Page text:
From the Pipeline v21.0

This entry is part [part not set] of 36 in the series From the Pipeline

The following will be a regular feature where we share articles, podcasts, and webinars of interest from the web.

Code Review Checklist

Michaela Greiler has put together a great list of concerns for any code reviewer as a set of best practices. It’s one thing to require others to approve a pull request, it’s quite another to establish a set of standards for the team to enforce during those code reviews. She first provides a quick list of items to self-review before sending out the code for review by others. She also includes a robust list of items broken down by category: implementation, logic errors & bugs, error handling & logging, usability & accessibility, testing & testability, dependencies, security & data privacy, performance, readability, and expert opinion. She finishes with some excellent advice on being respectful in code reviews as a professional courtesy. This is definitely an article to be bookmarked.

Bringing New Life into Edge Selenium Tools

Microsoft Edge has been rebuilt using Chromium, which means a new automation implementation using Selenium. Michael Mintz took Edge through a test drive using Python to check the performance. He found that Edge automation has mostly the same response as Chrome with a few differences in how extensions are handled. Michael used SeleniumBase, a neat wrapper for Selenium, to setup his automation scripts. You can get EdgeDriver directly from Microsoft HERE and SeleniumBase HERE.

Improving Test Data Collection and Management

“There is much published about the data we generate to assess product quality. There is less discussion about the data testers generate for our own use that can help us improve our work—and even less is said about recommended practices for data collection. Test data collection, management, and use all call for upfront planning and ongoing maintenance. Here’s how testers can improve these practices.”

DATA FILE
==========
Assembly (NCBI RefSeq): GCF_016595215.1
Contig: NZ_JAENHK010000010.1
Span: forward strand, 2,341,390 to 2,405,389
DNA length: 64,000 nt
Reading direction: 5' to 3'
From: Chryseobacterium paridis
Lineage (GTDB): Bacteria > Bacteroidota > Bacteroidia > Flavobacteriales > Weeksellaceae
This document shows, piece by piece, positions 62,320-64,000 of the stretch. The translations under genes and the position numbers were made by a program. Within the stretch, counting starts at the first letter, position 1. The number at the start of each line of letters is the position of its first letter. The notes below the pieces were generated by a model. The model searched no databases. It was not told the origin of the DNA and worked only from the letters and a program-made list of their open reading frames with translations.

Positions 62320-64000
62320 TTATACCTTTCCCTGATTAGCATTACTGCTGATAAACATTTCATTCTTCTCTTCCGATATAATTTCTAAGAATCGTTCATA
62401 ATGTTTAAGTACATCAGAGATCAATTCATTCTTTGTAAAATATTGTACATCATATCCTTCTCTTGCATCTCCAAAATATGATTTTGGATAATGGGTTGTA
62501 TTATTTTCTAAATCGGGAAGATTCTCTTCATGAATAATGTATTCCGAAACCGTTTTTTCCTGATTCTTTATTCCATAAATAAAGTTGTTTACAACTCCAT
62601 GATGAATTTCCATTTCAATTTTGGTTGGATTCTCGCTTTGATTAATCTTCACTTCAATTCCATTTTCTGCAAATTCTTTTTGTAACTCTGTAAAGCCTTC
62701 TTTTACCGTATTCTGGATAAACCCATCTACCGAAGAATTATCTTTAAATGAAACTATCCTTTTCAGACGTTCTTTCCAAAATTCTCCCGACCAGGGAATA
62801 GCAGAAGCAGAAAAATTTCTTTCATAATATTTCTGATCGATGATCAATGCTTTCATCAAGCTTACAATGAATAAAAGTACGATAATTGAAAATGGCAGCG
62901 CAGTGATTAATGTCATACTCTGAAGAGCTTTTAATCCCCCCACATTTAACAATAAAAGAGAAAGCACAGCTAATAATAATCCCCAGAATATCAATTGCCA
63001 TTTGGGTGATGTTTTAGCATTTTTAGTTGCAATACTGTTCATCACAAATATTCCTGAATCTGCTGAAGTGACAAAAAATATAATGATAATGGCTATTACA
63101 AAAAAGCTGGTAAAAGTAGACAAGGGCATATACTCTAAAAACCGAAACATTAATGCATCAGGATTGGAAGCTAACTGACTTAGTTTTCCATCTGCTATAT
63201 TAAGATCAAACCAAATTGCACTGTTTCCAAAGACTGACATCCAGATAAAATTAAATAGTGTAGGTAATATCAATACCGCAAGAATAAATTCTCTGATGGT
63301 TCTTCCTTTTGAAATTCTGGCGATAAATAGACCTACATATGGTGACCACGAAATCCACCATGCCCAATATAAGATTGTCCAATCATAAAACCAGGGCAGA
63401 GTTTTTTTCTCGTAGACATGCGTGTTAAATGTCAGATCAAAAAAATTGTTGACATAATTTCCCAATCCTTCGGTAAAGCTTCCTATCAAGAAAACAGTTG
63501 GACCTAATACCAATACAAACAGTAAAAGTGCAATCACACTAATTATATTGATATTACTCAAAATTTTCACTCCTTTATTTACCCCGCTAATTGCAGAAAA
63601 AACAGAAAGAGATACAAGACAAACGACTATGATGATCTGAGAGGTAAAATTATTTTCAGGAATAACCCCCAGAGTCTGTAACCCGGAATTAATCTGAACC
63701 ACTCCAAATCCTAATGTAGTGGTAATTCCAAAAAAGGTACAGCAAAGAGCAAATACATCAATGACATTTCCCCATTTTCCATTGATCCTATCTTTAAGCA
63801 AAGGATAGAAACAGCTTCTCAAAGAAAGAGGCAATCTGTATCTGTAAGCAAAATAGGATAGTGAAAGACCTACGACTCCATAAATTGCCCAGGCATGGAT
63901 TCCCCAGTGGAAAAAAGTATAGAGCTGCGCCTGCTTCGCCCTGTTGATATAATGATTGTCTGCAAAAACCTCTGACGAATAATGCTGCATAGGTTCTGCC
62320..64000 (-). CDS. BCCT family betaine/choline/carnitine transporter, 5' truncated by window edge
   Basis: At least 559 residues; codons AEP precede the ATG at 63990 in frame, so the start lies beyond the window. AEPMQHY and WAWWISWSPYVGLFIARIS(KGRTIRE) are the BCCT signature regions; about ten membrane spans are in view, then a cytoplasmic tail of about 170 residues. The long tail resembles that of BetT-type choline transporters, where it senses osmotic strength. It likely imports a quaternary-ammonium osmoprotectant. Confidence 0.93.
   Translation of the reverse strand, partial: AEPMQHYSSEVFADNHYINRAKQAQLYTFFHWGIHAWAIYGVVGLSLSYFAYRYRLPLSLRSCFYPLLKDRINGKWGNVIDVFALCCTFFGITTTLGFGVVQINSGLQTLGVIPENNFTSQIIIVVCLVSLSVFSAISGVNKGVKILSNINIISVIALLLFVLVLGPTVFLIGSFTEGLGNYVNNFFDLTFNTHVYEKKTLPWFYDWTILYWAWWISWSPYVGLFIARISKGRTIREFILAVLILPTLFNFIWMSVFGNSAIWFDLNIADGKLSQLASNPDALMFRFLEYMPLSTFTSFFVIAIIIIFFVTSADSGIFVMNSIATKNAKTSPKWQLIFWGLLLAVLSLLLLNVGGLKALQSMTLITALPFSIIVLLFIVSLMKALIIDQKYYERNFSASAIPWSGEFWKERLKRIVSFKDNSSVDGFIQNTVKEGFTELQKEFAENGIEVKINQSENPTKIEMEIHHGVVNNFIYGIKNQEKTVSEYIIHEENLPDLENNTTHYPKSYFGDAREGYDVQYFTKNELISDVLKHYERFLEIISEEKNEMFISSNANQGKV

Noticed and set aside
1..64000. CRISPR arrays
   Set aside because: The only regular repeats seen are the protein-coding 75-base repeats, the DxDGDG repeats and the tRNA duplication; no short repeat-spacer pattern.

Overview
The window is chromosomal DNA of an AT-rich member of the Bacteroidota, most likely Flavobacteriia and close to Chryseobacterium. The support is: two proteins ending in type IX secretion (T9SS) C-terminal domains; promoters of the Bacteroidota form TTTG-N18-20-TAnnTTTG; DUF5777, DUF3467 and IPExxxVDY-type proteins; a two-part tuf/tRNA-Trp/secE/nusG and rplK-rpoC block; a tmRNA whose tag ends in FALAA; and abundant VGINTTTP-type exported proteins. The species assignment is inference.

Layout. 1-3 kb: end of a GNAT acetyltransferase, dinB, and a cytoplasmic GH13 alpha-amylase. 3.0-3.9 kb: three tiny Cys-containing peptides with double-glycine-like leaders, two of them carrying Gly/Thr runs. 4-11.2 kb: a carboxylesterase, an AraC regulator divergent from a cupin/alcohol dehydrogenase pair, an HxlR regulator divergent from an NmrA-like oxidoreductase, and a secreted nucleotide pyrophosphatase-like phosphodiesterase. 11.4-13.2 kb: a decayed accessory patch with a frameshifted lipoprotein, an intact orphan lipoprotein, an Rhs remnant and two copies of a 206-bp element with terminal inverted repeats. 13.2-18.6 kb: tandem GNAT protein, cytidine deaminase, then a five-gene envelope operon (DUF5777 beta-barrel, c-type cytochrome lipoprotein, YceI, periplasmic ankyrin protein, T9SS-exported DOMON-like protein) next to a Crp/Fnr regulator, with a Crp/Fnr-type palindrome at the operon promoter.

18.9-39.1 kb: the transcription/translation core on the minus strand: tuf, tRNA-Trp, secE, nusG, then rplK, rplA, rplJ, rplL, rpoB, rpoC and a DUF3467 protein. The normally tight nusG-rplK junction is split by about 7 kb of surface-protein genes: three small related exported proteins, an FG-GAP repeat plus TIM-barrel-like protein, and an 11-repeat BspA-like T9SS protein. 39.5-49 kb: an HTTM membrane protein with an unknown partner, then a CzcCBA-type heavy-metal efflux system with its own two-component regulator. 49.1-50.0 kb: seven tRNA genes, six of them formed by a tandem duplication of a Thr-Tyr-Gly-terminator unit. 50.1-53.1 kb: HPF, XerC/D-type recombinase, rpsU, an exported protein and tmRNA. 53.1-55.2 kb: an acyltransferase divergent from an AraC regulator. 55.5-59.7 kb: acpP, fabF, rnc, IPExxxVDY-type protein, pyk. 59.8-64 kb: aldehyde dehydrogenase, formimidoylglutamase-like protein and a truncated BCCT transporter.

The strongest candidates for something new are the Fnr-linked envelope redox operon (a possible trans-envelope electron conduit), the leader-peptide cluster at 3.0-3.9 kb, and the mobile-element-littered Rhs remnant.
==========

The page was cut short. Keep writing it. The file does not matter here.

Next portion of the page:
The Problem With “Broken Windows” Policing

This article goes off the path for the typical post on Red Green Refactor, but it’s important historically for context around the term “Broken Windows”, which is often applied to the state of a codebase with too much technical debt. In tech, the advice around broken windows is applied to maintaining good practices such as code reviews, regular refactoring, following design patterns, and implementing extensible architecture. However, the term itself has been misapplied for many years in law enforcement policies. The article is enlightening about the context of terms we use in tech but don’t necessarily know the origin or outside applications of the term.

Tutorial on SRE-Driven Performance Engineering with Neotys and Dynatrace

This is a great instructional video on performance feedback. Andreas Grabner and Henrik Rexed demonstrate how to practice performance engineering using Neotus and Dynatrace. They build a delivery pipeline that automates the tasks around preparing, setting up, and analyzing test executions.

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